The 1.16.3 Patch makes some systems more streamlined while expanding others. The new Espionage system works just fine. They’ve tied all espionage actions together and both expanded espionage, in that I rarely did more with espionage than fabricate claims, and simplified it in that there is now just a single level of “spy network” in the country which you can now spend to fabricate claims or for other purposes. The corruption mechanic seemingly replaces the old overextension penalties and combines it with other things like being behind in technology and stability which is a positive change because I think it is always better in EU4 to give the user multiple ways out of a problem and cause them to have to think about how they want to go about addressing an issue rather than just having to wait for coring timers to go down as you did in the previous system. Corruption, like overextension previously, makes everything worse, more expensive, more time consuming, etc. so you need to watch it closely.
Sailors function like manpower for navie, whic seems to work out pretty well. It either wasn’t an issue at all for countries like Denmark or was a big issue for countries like Russia with very narrow sea connections. The change makes sense both historically and for gameplay and is really nice when you are playing a coastal raider because you can start to build really massive navies while preventing your opponents in the Mediterranean from doing the same. The last major change of note is the states and territories system. Geographic regions are now in groups which can either be states or territories. States are your regularly cored regions, they generate the most revenue and cost the most in maintenance. Territories have higher autonomy, cost less in maintenance and generate less revenue. Choosing when and which territories to turn into states is now a very important part of managing your country. It encourages you to invade regions which are in the same state/territory together and this makes good sense historically and adds more thought to gameplay, just remember to keep an eye on it, especially if you’re playing a game based on conquest.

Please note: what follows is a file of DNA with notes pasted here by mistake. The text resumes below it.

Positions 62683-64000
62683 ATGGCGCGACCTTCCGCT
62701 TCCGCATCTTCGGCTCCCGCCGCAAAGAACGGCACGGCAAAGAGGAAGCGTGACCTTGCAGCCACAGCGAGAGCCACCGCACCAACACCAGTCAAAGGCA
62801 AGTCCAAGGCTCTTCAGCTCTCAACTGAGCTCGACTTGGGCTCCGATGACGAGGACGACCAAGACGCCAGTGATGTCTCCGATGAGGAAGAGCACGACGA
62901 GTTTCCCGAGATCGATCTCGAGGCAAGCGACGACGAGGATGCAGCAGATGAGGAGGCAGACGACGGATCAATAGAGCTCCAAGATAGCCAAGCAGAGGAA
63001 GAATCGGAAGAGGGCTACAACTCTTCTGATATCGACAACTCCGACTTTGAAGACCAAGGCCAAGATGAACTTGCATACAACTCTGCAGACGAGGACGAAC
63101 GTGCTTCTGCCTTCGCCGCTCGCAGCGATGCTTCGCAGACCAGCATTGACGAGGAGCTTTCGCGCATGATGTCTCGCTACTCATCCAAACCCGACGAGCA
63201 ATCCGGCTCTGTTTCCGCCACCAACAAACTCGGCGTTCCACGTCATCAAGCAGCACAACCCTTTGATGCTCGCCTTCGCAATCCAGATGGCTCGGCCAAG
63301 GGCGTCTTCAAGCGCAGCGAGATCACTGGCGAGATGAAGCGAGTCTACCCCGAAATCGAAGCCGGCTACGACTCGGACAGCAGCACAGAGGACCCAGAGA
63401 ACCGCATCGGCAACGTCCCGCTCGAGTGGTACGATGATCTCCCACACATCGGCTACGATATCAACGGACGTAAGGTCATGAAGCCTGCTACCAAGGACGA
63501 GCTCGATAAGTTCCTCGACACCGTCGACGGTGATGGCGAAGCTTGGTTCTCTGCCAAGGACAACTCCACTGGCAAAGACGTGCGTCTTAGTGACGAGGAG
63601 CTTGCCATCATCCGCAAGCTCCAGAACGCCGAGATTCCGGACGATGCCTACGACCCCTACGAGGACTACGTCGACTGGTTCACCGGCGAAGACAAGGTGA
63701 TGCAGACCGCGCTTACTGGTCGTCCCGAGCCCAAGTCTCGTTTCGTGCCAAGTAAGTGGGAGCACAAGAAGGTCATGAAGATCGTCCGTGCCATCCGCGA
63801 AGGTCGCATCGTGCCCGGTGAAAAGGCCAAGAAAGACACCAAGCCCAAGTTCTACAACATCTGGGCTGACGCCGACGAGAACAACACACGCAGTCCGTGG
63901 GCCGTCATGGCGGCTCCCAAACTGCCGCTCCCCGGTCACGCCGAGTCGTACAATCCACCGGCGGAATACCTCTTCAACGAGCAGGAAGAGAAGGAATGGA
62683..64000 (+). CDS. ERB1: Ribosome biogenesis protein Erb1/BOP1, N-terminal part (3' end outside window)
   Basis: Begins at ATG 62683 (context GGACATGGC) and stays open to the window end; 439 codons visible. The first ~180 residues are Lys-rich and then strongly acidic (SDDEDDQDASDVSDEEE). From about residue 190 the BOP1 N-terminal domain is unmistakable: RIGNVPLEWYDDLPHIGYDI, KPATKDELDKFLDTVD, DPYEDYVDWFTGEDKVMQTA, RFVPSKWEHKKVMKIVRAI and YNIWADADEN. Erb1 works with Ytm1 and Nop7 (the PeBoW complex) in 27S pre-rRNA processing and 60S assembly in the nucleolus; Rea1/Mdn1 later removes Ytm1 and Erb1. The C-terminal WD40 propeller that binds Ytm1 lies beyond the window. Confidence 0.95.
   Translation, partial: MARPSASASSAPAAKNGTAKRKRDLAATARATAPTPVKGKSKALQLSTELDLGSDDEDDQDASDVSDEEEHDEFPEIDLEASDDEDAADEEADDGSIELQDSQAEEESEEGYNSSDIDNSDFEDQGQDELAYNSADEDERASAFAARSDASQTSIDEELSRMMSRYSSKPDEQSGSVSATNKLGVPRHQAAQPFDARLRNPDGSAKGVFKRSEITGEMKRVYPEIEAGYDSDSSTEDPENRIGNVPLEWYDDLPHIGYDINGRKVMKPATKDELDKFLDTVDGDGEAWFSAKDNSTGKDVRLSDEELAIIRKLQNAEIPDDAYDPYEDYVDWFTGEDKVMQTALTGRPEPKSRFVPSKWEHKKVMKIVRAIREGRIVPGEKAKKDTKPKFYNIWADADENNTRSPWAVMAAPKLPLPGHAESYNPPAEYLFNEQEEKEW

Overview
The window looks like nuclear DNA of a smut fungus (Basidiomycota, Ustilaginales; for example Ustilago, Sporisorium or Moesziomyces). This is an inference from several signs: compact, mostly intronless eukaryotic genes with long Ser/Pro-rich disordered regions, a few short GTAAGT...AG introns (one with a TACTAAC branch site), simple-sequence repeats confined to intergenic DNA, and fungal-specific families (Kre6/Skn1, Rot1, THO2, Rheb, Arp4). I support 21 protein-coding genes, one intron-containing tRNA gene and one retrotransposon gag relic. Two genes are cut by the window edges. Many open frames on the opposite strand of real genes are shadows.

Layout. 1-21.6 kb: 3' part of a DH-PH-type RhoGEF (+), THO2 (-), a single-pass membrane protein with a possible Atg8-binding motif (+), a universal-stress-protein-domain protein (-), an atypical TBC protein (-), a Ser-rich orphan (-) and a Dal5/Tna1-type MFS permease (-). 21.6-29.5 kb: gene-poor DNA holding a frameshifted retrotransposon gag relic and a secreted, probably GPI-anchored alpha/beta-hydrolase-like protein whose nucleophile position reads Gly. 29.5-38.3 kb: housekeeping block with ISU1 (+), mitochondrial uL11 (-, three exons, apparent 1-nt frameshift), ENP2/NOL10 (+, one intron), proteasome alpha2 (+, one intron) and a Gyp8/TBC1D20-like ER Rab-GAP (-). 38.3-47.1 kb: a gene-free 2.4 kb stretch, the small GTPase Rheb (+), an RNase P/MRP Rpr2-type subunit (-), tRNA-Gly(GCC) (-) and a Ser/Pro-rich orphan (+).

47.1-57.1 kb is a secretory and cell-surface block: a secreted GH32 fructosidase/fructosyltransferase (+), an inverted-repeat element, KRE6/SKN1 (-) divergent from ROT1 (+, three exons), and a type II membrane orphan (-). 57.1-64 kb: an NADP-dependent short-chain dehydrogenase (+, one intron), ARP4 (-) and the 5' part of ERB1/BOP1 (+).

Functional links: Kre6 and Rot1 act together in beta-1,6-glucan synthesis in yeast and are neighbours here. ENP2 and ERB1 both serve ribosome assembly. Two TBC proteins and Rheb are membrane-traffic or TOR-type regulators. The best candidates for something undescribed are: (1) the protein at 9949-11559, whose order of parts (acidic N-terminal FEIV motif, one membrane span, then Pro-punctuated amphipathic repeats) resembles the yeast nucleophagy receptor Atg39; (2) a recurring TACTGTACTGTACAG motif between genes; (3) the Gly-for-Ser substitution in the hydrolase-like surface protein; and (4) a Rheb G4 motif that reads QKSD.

There seems to be much upset over the price. I will say that when it comes to DLC (or post launch content of any type), I’ve spent $40 for basically nothing (Arkham Knight) and $0 for mods that have doubled my enjoyment of a game (FNV). At $15, this isn’t the best value for money I’ve ever received from an EU4 DLC and I think $10 would have been a better price but I don’t feel ripped off. I like playing a game that gets more refined, interesting and just different each time I go back to it.
Europa Universalis IV’s online multiplayer used to have significant problems to the point where it was basically non-functional. With the debut of Mare Nostrum, multiplayer seems to be working very well now and despite the occasional disconnect which requires one to restart the entire game, it’s now more enjoyable than the single player experience.